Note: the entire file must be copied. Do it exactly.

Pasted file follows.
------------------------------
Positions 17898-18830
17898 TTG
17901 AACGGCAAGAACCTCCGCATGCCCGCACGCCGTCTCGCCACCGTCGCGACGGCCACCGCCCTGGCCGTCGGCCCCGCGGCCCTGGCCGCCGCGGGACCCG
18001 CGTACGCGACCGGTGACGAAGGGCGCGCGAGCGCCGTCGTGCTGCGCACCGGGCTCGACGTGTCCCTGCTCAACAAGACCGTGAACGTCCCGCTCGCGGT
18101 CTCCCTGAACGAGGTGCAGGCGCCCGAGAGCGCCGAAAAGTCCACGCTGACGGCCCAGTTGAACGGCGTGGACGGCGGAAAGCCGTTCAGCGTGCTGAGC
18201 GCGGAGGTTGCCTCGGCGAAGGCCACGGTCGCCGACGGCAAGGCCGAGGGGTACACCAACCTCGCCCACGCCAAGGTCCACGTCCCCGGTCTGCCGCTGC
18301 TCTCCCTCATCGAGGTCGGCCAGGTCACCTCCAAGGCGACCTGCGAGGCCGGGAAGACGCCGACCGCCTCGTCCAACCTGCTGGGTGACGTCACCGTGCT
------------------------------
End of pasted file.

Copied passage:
Positions 17898-18830
17898 TTG
17901 AACGGCAAGAACCTCCGCATGCCCGCACGCCGTCTCGCCACCGTCGCGACGGCCACCGCCCTGGCCGTCGGCCCCGCGGCCCTGGCCGCCGCGGGACCCG
18001 CGTACGCGACCGGTGACGAAGGGCGCGCGAGCGCCGTCGTGCTGCGCACCGGGCTCGACGTGTCCCTGCTCAACAAGACCGTGAACGTCCCGCTCGCGGT
18101 CTCCCTGAACGAGGTGCAGGCGCCCGAGAGCGCCGAAAAGTCCACGCTGACGGCCCAGTTGAACGGCGTGGACGGCGGAAAGCCGTTCAGCGTGCTGAGC
18201 GCGGAGGTTGCCTCGGCGAAGGCCACGGTCGCCGACGGCAAGGCCGAGGGGTACACCAACCTCGCCCACGCCAAGGTCCACGTCCCCGGTCTGCCGCTGC
18301 TCTCCCTCATCGAGGTCGGCCAGGTCACCTCCAAGGCGACCTGCGAGGCCGGGAAGACGCCGACCGCCTCGTCCAACCTGCTGGGTGACGTCACCGTGCT